On an intensely dramatic and timely episode of After Hours AM/The Criminal Code — True Crime Wednesdays 9-11pE with hosts Joel Sturgis, Eric Olsen, and secret weapon, forensic psychologist Dr. Clarissa Cole — we explore the horrific Lewis-Clark Valley murders and disappearances of nearly 40 years ago that have been recently reopened and may be solved in the Investigation Discovery documentary special Cold Valley. We talk with Cold Valley star Detective Jackie Nichols and get exclusive analysis of the case from Dr. Clarissa Cole at 10pE; at 9pE, we review the latest True Crime headlines wonder why people do these things.
Cold Valley –– a riveting investigative documentary that follows two women as they work to unravel mysterious disappearances that tormented the Lewis Clark Valley in the 1980s — is coming November 29 and December 6 at 9pE to Investigation Discovery. Between 1979 and 1982, five young people vanished in the small Lewis Clark Valley area along the border between Washington and Idaho. To this day only three of those bodies have been found, and the other two disappearances remain a mystery.
The local police worked for years to find the culprit, but with minimal evidence and no leads, the cases were shelved. Nearly 40 years later, Asotin County Sheriff’s Detective Jackie Nichols feels a personal obligation to revisit these cases and she will leave no stone unturned as she dusts off the case files, tracks down old witnesses, and pursues new leads. Nichols has spent countless hours in the pursuit of truth, and the clues all point to one Person of Interest. She knows his name, but she can’t reveal it until she is sure she has the evidence to prosecute him in a court of law. Nichols has one last chance for justice, and time is running out.
Joining Jackie on this hunt is Gloria Bobertz, a cousin of one of the victims. She has dedicated her life to finding answers, tracing the Person of Interest’s every move in the hopes of revealing that he has committed crimes across the country. Her exhaustive research has unearthed new clues, including a trail of additional dead bodies that appear to follow the suspect from one city to the next. Despite their extensive list of circumstantial evidence, both women know that they need something more concrete to bring him to court. Will Nichols and Bobertz find the direct evidence they are looking for or will all their time and research be for nothing? COLD VALLEY documents the hot pursuit for a killer who has evaded justice for decades.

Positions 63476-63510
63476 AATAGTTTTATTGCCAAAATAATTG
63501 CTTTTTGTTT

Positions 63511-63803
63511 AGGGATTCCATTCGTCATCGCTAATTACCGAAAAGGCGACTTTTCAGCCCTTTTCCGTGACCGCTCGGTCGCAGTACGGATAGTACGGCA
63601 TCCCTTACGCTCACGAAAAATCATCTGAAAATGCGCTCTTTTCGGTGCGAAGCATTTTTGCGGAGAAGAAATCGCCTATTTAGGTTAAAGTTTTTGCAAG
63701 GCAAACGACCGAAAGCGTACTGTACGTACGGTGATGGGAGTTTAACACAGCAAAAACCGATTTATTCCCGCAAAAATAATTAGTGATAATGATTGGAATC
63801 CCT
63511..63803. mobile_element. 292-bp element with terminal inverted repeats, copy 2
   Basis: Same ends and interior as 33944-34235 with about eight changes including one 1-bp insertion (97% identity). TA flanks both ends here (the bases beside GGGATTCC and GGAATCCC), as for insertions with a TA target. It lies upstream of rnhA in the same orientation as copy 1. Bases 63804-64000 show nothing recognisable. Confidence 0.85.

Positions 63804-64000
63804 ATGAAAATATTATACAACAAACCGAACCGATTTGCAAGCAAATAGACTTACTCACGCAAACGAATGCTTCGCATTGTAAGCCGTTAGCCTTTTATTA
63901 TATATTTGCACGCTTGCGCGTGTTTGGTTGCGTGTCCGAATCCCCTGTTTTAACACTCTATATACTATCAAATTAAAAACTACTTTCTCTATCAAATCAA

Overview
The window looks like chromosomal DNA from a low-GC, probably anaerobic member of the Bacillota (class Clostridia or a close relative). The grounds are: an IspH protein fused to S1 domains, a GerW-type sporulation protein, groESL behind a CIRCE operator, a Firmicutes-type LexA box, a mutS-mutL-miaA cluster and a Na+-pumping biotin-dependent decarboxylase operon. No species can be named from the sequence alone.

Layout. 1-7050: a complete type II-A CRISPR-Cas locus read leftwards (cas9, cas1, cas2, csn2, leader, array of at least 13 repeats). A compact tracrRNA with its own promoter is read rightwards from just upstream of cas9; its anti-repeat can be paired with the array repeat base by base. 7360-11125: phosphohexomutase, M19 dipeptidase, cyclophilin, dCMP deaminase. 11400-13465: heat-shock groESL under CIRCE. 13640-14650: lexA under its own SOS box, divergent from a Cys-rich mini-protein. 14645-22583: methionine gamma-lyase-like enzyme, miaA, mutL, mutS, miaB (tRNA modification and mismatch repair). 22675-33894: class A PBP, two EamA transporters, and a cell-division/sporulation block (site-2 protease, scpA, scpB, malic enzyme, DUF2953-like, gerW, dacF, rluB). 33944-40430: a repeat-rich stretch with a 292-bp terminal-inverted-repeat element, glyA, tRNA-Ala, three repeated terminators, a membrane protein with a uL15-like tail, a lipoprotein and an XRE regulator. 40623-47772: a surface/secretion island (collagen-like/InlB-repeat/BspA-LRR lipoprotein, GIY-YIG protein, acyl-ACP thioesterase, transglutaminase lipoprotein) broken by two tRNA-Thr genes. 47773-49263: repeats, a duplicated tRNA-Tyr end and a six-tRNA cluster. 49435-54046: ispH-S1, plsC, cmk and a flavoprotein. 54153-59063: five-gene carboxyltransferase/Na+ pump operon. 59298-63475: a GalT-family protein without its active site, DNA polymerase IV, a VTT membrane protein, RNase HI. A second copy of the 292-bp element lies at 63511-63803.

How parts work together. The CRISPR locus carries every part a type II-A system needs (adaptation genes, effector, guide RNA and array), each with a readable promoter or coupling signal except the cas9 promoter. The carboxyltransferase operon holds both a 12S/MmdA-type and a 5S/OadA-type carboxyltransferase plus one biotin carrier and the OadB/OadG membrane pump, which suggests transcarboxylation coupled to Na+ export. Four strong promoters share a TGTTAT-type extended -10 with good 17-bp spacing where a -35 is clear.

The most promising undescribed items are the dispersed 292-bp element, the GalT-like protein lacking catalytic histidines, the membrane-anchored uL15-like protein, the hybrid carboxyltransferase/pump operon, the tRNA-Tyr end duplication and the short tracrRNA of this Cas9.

Jackie Nichols is the only detective working for the Asotin County Sheriff’s Office in Washington. She jokes that she got the job because she’s the “only one who wanted it.” The truth is she’s a remarkable detective with an amazing reputation. In 2015, she convicted a relative of Al Capone for murder and she did it without the victim’s body. Her daily workload includes traffic collisions, animal abuse, injuries caused by animals, fraud, robberies, and thefts. With whatever time she has left, she attempts to solve the Lewis Clark Valley cases. They are never far from her mind; a photo of 12-year-old Christina White hangs on the wall near her desk.